A confidence interval about the coefficient of total variation $\dfrac{\sqrt{\sigma^2_w+\sigma^2_b}}{\mu}$ is provided by the function ranovaCV below. The method is based on the generalized $p$-value approach using a generalized pivotal quantity. The procedure performed by this function is an original one: I did it myself, but I don???t really know how: I have naively followed a procedure given in Krishnamoorthy & Mathew???s book for another parameter of interest.

ranovaCV <-  function(y, group, level=0.95, nsims=100000){
group <- factor(group)
I <- length(levels(group))
if(!all(I*as.numeric(table(group))==length(y))){ stop("balanced only!") }
J <- length(y)/I
SS <-  SOS(y, group) # sums of squares
SSb <- SS$SSb; SSw <- SS$SSw
Z <- rnorm(nsims)
Ub <- rchisq(nsims, I-1)
Ue <- rchisq(nsims, I*(J-1)) # ! J*(I-1) in K & M's book is an error
mu.gpq <- mean(y)-Z/sqrt(Ub)*sqrt(SSb/I/J)
sigmatot.gpq <- 1/sqrt(J)*sqrt(SSb/Ub+(J-1)*SSw/Ue)
G <- sigmatot.gpq/mu.gpq
low <- as.numeric(quantile(G,(1-level)/2)) # borne inf
up <- as.numeric(quantile(G,level+(1-level)/2)) # borne sup
return(list(lwr=low, upr=up))
}

with(dat1, ranovaCV(y, group)) # true value : sqrt(5)/10 ??? 0.224
## $lwr ## [1] 0.1403256 ## ##$upr
## [1] 1.488213
with(dat2, ranovaCV(y, group)) # true value : sqrt(2)/10 ??? 0.1414
## $lwr ## [1] 0.08956391 ## ##$upr
## [1] 0.3931898

### Bayesian method

Similarly to any other parameter of interest, one firstly constructs the simulations of the coefficient of total variation:

sims[, "CV":=sqrt(sigma2tot)/mu]

and then one takes the quantiles:

sims[, list(lwr=quantile(CV, 2.5/100), upr=quantile(CV, 97.5/100)), by="data"]
##     data        lwr       upr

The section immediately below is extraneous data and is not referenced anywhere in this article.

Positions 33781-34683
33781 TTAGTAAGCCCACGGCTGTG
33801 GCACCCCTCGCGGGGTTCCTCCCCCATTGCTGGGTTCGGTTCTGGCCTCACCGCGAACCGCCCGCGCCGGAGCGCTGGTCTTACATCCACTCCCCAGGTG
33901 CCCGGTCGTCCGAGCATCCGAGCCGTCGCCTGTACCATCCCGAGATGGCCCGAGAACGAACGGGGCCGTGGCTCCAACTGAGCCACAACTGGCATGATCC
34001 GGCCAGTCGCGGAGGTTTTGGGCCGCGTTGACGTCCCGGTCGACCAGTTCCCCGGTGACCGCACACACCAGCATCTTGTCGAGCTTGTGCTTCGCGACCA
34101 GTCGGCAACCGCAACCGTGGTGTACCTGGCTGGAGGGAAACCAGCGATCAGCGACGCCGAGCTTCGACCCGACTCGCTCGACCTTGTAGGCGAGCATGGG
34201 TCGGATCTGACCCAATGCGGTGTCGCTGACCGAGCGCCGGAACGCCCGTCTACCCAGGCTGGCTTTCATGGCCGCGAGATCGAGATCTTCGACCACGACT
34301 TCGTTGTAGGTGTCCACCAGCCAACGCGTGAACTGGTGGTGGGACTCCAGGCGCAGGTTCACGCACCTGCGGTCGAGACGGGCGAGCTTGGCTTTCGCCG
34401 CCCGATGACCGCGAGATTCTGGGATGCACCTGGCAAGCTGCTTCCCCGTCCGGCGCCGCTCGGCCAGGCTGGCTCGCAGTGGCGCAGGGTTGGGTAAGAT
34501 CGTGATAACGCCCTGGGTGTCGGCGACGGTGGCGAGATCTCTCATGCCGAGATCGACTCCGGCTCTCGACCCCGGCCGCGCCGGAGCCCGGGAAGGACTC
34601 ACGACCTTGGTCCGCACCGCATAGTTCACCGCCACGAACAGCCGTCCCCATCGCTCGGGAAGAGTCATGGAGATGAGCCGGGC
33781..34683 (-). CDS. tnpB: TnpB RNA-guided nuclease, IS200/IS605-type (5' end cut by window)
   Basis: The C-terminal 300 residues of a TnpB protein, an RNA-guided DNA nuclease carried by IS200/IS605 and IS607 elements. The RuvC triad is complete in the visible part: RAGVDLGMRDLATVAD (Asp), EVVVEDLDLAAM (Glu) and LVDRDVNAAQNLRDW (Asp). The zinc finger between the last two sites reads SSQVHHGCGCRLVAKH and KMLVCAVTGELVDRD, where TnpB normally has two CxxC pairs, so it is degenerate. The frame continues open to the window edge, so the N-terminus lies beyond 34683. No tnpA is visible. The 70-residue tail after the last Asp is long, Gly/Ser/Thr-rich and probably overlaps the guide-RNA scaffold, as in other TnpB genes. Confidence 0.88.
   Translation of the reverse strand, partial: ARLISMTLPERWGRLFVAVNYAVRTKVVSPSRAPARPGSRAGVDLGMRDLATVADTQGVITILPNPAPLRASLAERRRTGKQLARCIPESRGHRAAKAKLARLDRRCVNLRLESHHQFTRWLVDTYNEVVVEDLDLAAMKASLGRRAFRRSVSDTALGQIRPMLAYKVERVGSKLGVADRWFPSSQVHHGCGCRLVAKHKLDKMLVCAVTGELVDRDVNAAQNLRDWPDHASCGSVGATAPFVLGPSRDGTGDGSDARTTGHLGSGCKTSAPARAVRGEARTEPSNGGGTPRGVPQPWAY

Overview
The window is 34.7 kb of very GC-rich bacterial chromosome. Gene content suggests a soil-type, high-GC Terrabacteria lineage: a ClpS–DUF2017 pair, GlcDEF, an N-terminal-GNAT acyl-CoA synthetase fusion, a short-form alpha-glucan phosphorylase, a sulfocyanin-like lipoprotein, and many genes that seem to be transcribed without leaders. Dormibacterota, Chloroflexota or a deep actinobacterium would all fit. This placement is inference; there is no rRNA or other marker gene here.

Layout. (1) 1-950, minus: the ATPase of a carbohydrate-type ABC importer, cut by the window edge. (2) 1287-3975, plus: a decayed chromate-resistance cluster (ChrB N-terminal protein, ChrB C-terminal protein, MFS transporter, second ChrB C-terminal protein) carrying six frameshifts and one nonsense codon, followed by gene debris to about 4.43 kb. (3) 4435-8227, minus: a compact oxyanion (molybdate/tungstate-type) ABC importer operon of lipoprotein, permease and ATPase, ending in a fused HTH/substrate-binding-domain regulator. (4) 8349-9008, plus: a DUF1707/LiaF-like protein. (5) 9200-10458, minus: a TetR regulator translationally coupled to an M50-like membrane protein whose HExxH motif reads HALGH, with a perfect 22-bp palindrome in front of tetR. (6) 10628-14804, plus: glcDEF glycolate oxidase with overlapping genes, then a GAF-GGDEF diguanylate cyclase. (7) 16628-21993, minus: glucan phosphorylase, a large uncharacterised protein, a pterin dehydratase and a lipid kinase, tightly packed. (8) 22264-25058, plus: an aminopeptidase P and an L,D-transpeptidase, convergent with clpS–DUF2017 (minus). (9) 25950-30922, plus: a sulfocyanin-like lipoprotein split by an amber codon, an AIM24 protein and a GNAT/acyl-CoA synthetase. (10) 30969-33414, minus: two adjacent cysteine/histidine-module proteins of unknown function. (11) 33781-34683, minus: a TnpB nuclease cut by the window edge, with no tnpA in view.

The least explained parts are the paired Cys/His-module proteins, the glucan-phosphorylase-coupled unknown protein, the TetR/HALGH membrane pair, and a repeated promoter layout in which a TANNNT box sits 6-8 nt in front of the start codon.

## 1: data1 0.14091359 1.4463289
## 2: data2 0.09033098 0.4414735

## Prediction interval

### Frequentist method

This method is given in Lin & Liao. Denote by $y^{\text{new}}$ a new observation. Note that $y^{\text{new}} - \bar{y}_{\bullet\bullet} \sim {\cal N}\left(0, \sigma^2_{\text{tot}} + \frac{\tau^2}{I}\right),$ and the variance of $(y^{\text{new}} - \bar{y}_{\bullet\bullet})$ can be written
$\left(1+\frac{1}{I}\right)\tau^2 + \left(1-\frac{1}{J}\right)\sigma^2_w.$ Then knowing that $SS_w \sim \sigma^2_w\chi^2_{I(J-1)}$ and $SS_b \sim J\tau^2\chi^2_{I-1}$, an unbiased estimate of the variance of $(y^{\text{new}} - \bar{y}_{\bullet\bullet})$ is $\left(1+\frac{1}{I}\right)\frac{SS_b}{J(I-1)} + \left(1-\frac{1}{J}\right)\frac{SS_w}{I(J-1)} = \frac{I+1}{I(I-1)}\frac{SS_b}{J} + \frac{SS_w}{IJ}$ This estimate does not follow a Chi-square distribution but we assimilate it as an approximate Chi-square distribution using Satterthwaite estimate. In addition, since we know (or as shown here) that $SS_b$, $SS_w$ and $(y^{\text{new}} - \bar{y}_{\bullet\bullet})$ are independent, $\dfrac{y^{\text{new}} - \bar{y}_{\bullet\bullet}}{\sqrt{\dfrac{I+1}{I(I-1)}\dfrac{SS_b}{J} + \dfrac{SS_w}{IJ}}} \approx \mathrm{t}_\nu,$ wherefrom we get a prediction interval about $y^{\text{new}}$.

ranovapred <- function(y, group, conf=0.95){
group <- factor(group)
I <- length(levels(group))
if(!all(I*as.numeric(table(group))==length(y))){ stop("balanced only!") }
J <- length(y)/I
SS <-  SOS(y, group) # sums of squares
SSb <- SS$SSb; SSw <- SS$SSw
a <- (1/J*(1+1/I))/(I-1)
b <- 1/I/J
v <- a*SSb+b*SSw # estimates the variance of (Ynew-Ybar)